• Asking "what's wrong about communism" would be too opinion-based. Whether the decline of communism is an error in the theory itself or rather a mistake in execution or just the result of geopolitical factors is a matter of debate. – Philipp Aug 17 '17 at 11:29
  • OK... Since USSR used to be the global leader in communism, led internally by Russia, would a nation-specific question work representatively, as in "what political factors make it impossible for the revival of a communist state in Russia?" (corrected typo) – English Student Aug 17 '17 at 12:21
  • @EnglishStudent Still a very broad question, but it might have a chance to survive. You might be able to increase the survival chance if you show that you did some own research beforehand. – Philipp Aug 17 '17 at 12:27
  • Thank you, @Philipp. I shall read it up and edit the question to narrow the focus to Russia, as the most important representative of the bigger problem, supplying proof of research. I am prepared to ask separately narrow questions about different aspects of the problem, one after the other over a few days, because the quality of answers at Stackexchange give insight and context into the facts supplied by Wikipedia. Your patient guidance is much appreciated. – English Student Aug 17 '17 at 12:34
  • Since version 2 was deemed narrower but opinion-based, I have now edited this (closed as too broad) question substantially for the second time to narrow its focus. The 3rd version focuses on factual matters relating to policy, as mentioned in the help centre, and focuses on one nation as recommended in the answers here by senior members. Kindly consider voting to reopen version 3 of this question. – English Student Aug 19 '17 at 1:06
4

There are two problems I see with the question. First, the decline of communisim is historical fact, so asking why the number of communist countries has decreased is not a question about politics, but political history.

Secondly, the topic is very broad: Ask yourself, could a book be written to answer the question? In this case the answer is surely "yes".

What research have you done on this so far? It should be fairly clear that most of the decline in communist states followed the collapse of the Soviet Union, so you might guess that the USSR was in some way responsible for maintaining otherwise unstable communist states. Perhaps China is similarly maintaining communist states in its region of influence... You could do some research on this and include it in your question.

So, you could improve your question by asking about current policies and only one country: For example "How does China support the government of Vietnam?" seems a reasonable question.

  • Thank you. I shall edit the question to include details of research done. My point is, there is likely a pattern both in the decline of communism globally and the reason communist states are not making a revival, which cannot be addressed by asking a Q about one or two countries. Individual factors within each nation cannot explain how a large number of communist states fell like ninepins in 1989-91. Coincidence? More pertinently, China then began leaning towards capitalism and survived. Another question I can think of is "what ideological weaknesses led to the global decline of communism?" – English Student Aug 17 '17 at 11:19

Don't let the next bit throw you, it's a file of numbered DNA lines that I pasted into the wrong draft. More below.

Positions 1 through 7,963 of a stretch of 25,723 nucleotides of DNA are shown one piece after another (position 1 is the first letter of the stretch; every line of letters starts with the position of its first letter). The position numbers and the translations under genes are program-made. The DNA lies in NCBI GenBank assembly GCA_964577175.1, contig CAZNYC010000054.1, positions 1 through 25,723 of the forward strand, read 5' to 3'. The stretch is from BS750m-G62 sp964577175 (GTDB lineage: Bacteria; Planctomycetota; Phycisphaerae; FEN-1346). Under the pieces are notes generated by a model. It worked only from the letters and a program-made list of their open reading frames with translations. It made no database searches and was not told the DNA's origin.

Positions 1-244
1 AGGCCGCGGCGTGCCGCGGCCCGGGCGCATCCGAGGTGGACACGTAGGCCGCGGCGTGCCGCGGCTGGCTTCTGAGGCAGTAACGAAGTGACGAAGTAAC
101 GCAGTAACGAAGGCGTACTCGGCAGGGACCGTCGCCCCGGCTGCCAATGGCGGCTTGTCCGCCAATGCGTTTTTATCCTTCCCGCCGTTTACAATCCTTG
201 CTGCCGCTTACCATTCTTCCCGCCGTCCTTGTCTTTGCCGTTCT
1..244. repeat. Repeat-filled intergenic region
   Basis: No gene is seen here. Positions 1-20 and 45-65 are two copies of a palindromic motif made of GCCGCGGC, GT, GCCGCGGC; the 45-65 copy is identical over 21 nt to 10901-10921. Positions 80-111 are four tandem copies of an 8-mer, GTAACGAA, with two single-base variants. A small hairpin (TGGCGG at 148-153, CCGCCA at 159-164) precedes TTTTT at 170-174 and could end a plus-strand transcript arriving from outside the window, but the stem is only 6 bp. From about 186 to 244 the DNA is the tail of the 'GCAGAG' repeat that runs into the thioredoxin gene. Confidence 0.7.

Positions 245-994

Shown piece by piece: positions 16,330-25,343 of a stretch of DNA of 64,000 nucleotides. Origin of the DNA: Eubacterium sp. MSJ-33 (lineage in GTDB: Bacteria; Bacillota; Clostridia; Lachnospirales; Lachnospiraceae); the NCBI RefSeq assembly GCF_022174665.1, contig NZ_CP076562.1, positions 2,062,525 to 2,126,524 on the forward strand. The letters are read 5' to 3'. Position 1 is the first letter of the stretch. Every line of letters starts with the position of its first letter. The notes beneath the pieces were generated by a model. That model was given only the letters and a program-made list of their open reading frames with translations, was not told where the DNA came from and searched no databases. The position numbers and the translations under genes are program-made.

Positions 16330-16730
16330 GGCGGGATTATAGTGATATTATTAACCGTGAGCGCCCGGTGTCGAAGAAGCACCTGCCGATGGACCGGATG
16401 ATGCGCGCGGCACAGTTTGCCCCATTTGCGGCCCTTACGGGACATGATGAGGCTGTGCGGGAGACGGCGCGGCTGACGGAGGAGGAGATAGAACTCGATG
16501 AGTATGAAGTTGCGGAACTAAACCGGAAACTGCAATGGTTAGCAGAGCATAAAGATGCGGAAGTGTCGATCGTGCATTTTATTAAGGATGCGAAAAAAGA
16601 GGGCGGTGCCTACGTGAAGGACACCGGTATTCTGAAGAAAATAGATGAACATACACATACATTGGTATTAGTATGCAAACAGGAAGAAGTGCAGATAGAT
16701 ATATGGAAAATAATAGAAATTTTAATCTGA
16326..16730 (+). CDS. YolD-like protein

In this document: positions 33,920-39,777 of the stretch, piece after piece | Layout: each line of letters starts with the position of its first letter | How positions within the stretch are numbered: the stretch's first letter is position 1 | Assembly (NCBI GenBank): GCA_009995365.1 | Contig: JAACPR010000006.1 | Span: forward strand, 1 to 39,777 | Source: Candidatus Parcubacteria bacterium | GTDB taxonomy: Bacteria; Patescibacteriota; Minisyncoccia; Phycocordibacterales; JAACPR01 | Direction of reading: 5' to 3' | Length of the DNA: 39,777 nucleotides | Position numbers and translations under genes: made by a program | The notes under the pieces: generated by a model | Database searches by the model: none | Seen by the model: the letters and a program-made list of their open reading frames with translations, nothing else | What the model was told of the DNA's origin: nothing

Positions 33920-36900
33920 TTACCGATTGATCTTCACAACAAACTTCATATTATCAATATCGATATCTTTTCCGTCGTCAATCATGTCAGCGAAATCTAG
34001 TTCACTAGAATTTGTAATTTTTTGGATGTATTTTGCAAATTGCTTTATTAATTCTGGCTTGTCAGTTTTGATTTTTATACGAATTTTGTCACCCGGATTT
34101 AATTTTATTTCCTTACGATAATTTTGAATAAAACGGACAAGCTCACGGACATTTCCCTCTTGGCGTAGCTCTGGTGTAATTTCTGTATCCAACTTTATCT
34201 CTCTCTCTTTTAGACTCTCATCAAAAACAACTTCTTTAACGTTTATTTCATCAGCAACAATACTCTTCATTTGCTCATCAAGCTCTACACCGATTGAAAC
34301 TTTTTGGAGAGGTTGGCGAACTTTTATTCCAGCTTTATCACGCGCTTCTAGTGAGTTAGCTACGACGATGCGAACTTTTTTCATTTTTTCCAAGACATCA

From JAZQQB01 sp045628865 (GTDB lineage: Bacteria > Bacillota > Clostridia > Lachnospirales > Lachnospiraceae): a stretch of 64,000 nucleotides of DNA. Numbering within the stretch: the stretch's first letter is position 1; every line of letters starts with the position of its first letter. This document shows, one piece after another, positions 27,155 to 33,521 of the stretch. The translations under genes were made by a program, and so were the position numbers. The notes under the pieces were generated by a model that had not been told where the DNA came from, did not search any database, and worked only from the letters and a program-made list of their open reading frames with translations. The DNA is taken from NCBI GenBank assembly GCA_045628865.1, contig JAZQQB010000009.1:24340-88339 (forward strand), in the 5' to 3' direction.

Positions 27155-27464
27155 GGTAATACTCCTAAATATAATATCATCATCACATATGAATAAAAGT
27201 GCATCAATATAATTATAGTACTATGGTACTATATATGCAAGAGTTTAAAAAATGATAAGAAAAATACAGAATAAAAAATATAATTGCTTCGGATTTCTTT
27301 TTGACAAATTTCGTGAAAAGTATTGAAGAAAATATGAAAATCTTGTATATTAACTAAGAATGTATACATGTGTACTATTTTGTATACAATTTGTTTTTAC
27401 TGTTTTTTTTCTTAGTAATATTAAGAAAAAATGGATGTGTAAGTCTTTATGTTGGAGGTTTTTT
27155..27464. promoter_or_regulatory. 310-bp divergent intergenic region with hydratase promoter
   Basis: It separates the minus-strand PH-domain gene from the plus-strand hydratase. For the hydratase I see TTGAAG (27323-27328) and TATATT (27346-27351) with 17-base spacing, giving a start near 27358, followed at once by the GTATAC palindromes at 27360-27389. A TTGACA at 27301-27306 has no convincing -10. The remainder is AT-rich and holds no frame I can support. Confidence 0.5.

• If that is still too broad: since USSR used to be the global leader in communism, led internally by Russia, would a nation-specific question work representatively, as in "what political factors make it impossible for the revival of a communist state in Russia?" – English Student Aug 17 '17 at 12:23
  • I'm new here and need to build my mental on-topic map. Your first sentence includes the phrase "...is not a question about politics, but political history." and near the end there is "...you could improve your question by asking about current policies..." The first two answers to the question Is political history within the scope of the site? have thirty up votes between them and seem to say "Yes". Are you suggesting here that political history is in fact off-topic in some way, or am I misreading or misunderstanding something? – uhoh Aug 18 '17 at 7:07
  • 1
    Since version 2 was deemed narrower but opinion-based, I have now edited this (closed as too broad) question substantially for the second time to narrow its focus. The 3rd version focuses on factual matters relating to policy, as mentioned in the help centre, and focuses on one nation as recommended in the answers here by senior members. Kindly consider voting to reopen version 3 of this question. – English Student Aug 19 '17 at 1:08

You must log in to answer this question.

Not the answer you're looking for? Browse other questions tagged .